It’s not all sunshine and rainbows.

It’s been raining almost constantly for the last 5 days here in Tokyo. Which puts me in a very somber mood.

It’s as if Mother Nature is conveying what we’ve been feeling the last few weeks here. This move has been far from easy and we’ve been struggling finding our way both in this city and with each other.

I’ve been feeling guilty and really bad because I’ve basically forced this kid to move to a country where he knows no one or the language and he now has to attend this school that is so traditional, that he’s being asked to conform and not be who he is – which is this very animated, energetic, child who rarely buttons his pants after a restroom visit and has wild hair that defies gravity whenever he moves. He feels out of place, not only in his classroom but in his uniform (his words, not mine).

This week, we were featured on mater mea about the transition moving to Tokyo and my reasons for doing so. Although all my reasons ring true, I constantly doubt myself and my motivation for removing from all he has ever known to a place where I truly believe he can thrive and be happy. Social media makes it seem fun and easy, but we have had some significant challenges. And we both are stressing. And in our own ways of handing it, we’ve struggled to depend on one another for support.

I just want to protect and shield him from all that he’s carrying, but it’s challenging with a child so independent, that he prefers to handle his stress himself, sometimes. And that breaks my heart. Because I can see the worry in his eyes. Wondering if he will ever truly have a life here, or will he just be exhausting in the shadow of his gypsy mother’s dreams.

It could be possible that we both completely romanticised this transition and what it would mean to move almost 10,000 miles away from all we have ever known. Possibly. But despite the challenges and frustrations, I am happy. I am finally in a job where I feel useful. I feel like I’m doing work that means something and in that I have to believe that this struggle is worth it. That all the tears and frustration will mean more in the end because I gave my son a better life and exposed him to all that I never imagined as a kid.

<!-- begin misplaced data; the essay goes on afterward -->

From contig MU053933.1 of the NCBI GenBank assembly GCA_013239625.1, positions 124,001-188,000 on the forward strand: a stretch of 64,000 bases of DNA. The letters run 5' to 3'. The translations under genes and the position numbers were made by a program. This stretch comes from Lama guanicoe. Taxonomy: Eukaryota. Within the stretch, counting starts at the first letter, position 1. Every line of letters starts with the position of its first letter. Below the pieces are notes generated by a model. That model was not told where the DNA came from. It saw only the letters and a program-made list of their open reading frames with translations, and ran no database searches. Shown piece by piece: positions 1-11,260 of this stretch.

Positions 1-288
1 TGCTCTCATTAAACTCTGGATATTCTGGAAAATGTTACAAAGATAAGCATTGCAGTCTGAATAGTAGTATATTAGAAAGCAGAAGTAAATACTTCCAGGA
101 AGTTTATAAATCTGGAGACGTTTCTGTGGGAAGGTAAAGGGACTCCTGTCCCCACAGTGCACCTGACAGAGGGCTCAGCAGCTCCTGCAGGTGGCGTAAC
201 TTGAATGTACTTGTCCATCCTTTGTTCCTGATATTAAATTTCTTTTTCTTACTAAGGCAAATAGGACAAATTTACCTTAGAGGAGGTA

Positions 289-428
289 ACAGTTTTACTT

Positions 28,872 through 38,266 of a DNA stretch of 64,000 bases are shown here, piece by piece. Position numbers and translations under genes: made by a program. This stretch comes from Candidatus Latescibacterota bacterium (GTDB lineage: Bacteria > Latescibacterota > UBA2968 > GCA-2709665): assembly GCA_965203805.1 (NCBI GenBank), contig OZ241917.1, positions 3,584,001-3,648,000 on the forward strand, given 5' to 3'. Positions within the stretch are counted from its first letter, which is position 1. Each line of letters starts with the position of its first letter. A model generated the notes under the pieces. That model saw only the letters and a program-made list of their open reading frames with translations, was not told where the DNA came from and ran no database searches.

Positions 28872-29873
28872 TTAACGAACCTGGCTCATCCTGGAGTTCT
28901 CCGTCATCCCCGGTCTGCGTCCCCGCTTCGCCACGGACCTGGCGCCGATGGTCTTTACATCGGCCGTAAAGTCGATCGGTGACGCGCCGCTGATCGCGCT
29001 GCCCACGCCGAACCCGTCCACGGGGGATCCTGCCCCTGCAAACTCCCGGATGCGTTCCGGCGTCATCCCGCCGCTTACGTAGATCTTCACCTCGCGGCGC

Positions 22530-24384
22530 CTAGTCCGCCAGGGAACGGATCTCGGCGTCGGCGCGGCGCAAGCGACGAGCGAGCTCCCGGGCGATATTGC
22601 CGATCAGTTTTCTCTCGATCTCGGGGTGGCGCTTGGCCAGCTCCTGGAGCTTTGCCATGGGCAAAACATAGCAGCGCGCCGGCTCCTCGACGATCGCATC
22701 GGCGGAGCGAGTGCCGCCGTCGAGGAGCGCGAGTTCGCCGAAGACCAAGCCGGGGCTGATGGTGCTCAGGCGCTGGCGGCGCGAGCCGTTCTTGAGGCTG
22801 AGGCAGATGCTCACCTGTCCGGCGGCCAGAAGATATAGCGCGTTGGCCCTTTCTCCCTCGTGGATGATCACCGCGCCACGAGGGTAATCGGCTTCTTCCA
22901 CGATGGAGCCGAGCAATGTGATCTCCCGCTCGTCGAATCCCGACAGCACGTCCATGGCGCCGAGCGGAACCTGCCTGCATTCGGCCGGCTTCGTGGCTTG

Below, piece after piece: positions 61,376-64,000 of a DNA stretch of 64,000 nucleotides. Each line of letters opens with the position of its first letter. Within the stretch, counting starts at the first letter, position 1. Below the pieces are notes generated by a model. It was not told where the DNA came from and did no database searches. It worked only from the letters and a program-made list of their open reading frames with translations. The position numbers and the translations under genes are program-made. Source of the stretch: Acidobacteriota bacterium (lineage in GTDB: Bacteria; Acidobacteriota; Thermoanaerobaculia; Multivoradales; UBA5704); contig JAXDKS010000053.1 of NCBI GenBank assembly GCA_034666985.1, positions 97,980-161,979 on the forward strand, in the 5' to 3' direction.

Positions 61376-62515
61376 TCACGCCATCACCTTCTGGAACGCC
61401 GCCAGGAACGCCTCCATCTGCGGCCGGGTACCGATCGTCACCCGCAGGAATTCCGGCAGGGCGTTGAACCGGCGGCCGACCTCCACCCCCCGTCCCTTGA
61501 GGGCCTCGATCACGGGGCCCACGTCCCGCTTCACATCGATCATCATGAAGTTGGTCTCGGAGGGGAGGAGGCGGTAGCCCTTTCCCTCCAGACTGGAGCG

I have to believe that I’m not completely fucking up my kid to chase some fantasy dream of a life.

I know it’s more than that. I know it’s bigger than that. But in my quiet moments, especially with this rain, I question every decision I’ve made up to this point.

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6 Comments

  1. Your feelings are valid. It takes time to adjust and children are very resilient. I think that’s an experience that he’ll never forget and when grows older you’ll probably be glad you did. Hang in there!!

    Liked by 1 person

    1. 😊 thank you so much. I know, it’s just frustrating right now.

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  2. I do not know you that well but I resonated with everything you wrote. I uprooted my kid from the East Coast to the West Coast. At the very least, you have the means to provide the basic necessities It may not feel like much, but it is. You are a single mom. I wish my mama traveled with me. You guys are really lucky to have each other. It doesnt matter where you land, as long as you do. Keep pushing, sis. In solidarity, juju

    Liked by 1 person

    1. Thank you. So much, sis.

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  3. Sis, your mater mea feature and blog post resonated with me deeply. I am a single mother in the process of completing my graduate degree (Lord help with this thesis! Lol!) I, too, have a desire to live abroad with my 8-year-old son and have grappled with changing his life to drastically. Your move and heartfelt reflections inspire me. I wish you and your son nothing but God’s best!!

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    1. Thank you so much for your sentiment. Although it has been a challenge, I know that what I am doing is best for him in the long run. My thoughts and prayers are with you as you complete your graduate degree and please reach out if you need any advice or encouragement to make the transition abroad. Thank you again!

      Like

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